Archive for the 'Japanese Culture' Category

PiKAPiKA the Movie

Tuesday, March 11th, 2008

“Pika Pika” is a Japanese onomatopoeia with a meaning akin to that of our twinkle, sparkle, or glitter. It has come to be used as a term for a memetic movement of “light doodles” which are spreading around the internet. These are created by using a flashlight or led lightsource to draw images in the air, the trails of which become a single image in long-exposure photographs, and then turning a sequence of these images into an animation.

The Pikapika project started by Tochka, a Japanese creative group, has now collaborated with the Japanese internet company So-Net to create the light-doodle-animation extravaganza that is “PiKA PiKA the Movie”.

The project’s blog on So-Net has quite a few different pikapika videos, including some behind the scenes footage. It’s interesting to see how the seemingly random flashlight wavings of a bunch of people wandering around turns into complex and charming collaborative animations.

Modern Art Temple

Tuesday, January 3rd, 2006


Happy New Year Anybody! Here’s an interesting article on PingMag about a modern twist on a very Japanese classic. Thomas Heatherwick, a lauded young UK designer, was asked to come up with a design for a buddhist temple to be built in Kagoshima, Japan: [Gmap]. They took him to Kyoto to see the temples that everyone thinks of when they think, “Oh, Japan is all about some temples.”; and (like in a Zen koan read with a British accent) he was enlightened… and decided to make something completely different. His design is earthy and flowing and not unlookinglike a splash of rock carved from sedimentary wood. To me it looks begging-to-be-climbed.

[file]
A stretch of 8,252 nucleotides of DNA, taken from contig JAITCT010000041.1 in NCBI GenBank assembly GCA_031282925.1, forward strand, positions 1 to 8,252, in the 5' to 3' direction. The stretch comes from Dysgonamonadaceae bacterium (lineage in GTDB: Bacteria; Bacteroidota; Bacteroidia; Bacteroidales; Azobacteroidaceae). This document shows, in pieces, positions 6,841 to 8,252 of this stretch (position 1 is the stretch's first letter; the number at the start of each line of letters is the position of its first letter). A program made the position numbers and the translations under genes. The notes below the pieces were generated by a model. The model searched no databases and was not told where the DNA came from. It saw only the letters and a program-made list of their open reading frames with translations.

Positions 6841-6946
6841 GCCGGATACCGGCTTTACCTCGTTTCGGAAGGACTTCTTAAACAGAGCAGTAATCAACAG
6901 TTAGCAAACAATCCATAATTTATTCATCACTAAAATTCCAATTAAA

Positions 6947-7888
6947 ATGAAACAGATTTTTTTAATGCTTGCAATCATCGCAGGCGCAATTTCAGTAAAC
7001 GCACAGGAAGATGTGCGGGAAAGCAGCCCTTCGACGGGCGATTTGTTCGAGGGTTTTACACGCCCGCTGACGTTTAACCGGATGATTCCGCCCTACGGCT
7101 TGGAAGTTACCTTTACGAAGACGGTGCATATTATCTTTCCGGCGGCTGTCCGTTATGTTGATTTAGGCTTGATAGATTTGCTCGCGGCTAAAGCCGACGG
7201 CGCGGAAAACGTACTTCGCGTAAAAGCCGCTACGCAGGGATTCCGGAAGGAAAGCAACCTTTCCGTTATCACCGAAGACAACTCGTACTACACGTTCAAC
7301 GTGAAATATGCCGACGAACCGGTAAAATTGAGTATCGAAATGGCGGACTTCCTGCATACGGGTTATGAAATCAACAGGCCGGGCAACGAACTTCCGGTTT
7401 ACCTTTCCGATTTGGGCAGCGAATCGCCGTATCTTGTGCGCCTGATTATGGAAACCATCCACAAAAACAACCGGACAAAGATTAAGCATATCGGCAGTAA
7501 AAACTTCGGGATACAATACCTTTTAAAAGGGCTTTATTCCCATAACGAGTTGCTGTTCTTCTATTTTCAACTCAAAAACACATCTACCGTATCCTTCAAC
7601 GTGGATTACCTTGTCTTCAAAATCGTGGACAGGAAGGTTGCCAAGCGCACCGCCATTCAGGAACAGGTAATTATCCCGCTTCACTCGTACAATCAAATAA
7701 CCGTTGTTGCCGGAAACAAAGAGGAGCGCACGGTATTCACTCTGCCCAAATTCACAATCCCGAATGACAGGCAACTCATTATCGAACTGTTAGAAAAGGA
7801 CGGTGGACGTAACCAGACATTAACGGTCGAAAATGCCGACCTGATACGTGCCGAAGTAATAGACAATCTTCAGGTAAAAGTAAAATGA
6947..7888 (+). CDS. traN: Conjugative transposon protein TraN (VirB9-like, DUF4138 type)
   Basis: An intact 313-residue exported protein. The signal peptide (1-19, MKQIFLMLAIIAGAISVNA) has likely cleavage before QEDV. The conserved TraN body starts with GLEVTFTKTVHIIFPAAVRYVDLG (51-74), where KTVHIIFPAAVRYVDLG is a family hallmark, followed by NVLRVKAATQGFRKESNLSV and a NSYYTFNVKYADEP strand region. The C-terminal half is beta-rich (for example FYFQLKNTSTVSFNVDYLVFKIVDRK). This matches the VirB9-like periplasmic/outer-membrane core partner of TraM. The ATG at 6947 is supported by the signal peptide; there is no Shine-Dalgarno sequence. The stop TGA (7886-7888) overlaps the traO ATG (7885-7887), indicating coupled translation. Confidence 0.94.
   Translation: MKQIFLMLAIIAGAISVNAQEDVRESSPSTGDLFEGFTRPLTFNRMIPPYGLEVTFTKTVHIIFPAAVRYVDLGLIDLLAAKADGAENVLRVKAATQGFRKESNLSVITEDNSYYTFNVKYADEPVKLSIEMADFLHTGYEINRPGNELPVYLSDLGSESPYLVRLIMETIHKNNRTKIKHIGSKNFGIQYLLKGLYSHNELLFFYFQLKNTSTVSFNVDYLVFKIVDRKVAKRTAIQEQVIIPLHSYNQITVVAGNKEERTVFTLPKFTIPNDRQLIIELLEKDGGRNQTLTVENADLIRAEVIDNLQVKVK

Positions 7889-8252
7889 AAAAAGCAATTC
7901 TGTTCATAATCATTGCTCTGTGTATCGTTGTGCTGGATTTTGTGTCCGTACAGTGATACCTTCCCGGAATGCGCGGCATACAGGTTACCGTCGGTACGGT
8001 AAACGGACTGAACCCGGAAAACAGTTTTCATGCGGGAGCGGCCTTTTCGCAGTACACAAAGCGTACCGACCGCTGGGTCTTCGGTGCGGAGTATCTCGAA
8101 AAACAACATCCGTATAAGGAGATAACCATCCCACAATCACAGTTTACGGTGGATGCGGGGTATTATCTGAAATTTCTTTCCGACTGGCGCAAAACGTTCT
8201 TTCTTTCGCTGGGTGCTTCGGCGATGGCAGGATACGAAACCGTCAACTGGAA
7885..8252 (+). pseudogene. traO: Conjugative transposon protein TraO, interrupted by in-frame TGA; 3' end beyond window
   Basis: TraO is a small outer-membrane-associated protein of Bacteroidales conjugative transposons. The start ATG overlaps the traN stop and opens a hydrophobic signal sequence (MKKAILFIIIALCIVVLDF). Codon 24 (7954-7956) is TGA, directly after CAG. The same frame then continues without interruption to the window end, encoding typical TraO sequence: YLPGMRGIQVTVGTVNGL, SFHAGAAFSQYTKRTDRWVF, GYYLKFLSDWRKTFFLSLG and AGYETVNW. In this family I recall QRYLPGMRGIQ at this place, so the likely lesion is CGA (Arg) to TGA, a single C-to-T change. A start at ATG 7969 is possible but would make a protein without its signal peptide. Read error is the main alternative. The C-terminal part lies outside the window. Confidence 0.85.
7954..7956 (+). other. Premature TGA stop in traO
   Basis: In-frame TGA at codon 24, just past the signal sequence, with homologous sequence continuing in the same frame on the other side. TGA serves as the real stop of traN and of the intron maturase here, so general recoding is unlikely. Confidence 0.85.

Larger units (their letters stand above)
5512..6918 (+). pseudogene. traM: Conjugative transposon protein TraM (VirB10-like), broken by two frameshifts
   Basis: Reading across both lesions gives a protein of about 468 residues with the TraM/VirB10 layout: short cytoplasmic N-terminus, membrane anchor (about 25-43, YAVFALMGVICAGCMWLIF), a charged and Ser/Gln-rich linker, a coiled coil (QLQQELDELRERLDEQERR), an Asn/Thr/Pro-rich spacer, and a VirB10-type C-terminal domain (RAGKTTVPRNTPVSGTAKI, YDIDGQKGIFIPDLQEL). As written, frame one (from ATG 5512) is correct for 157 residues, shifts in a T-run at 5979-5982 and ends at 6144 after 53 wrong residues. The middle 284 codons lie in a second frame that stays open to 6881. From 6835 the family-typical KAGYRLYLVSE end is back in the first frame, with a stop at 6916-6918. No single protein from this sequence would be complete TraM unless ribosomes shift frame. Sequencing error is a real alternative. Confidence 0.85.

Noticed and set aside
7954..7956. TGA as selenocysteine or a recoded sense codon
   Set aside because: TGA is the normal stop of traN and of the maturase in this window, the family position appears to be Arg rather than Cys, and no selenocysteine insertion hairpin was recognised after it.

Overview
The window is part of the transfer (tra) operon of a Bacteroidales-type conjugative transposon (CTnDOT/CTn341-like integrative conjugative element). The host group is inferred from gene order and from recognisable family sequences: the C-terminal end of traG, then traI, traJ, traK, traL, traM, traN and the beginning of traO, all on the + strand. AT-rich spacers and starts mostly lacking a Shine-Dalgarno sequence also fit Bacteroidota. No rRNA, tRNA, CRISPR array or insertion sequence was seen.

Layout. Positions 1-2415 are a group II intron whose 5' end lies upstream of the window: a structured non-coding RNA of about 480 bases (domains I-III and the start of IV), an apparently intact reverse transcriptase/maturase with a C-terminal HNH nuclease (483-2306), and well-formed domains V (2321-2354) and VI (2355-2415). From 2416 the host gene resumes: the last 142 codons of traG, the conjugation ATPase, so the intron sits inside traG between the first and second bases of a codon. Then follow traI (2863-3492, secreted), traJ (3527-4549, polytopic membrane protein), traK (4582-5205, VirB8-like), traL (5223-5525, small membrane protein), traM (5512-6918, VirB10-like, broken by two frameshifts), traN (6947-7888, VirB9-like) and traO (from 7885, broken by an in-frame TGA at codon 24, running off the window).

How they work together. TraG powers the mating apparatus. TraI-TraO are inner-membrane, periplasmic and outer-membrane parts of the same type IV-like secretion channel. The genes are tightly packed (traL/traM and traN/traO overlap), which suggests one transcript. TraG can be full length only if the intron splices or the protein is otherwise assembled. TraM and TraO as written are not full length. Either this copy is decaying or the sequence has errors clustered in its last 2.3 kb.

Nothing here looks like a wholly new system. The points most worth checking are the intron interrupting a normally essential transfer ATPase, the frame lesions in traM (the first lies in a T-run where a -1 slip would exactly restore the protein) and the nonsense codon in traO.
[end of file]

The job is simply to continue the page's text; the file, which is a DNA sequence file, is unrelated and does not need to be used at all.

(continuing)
Sunday, December 18th, 2005


This is a treat from Japan for anyone who enjoys secret spots, abandoned or lost bits of civilization, anthropology, or just an interesting piece of history. This is Hashima Island. It was nicknamed Gunkanjima ??? (battleship island) because of the impression its high walls and skyline gave from the water. It’s a comparatively tiny speck of land off the country’s westernmost coast, [Gmap] but it has a fascinating and unique history.

Forty-odd years ago, this little blip was the site of the most densely populated community on earth. It was a coal-mining community complete with apartment blocks, schools, temples, drinking establishments, movie theatre, hospital, a brothel, and plenty of shopping. A self-contained community which at one point contained the tallest building in the whole of Japan, all built around a profitable mine.

Then one January day it was all over. Coal was no longer profitable enough to justify continuing the mine (thanks to the magic of petroleum), and the operation was closed down. Within a few short months not a single person remained. They left their tools where they had last used them, and their houses and belongings intact. Only the residents became conspicuously absent.

For someone who enjoys exploring abandoned spaces this seems to be a pretty much unbeatable locale. A fully intact miniature city; a modern ghost-town; a perfectly-preserved snapshot of an autonomous culture at a moment in history. The fact that it is an island that most Japanese don’t even know about, and that it requires a boat-ride and special permission to get there means that it is virtually untouched since the day the last worker left. Only time and the elements have continued to alter it.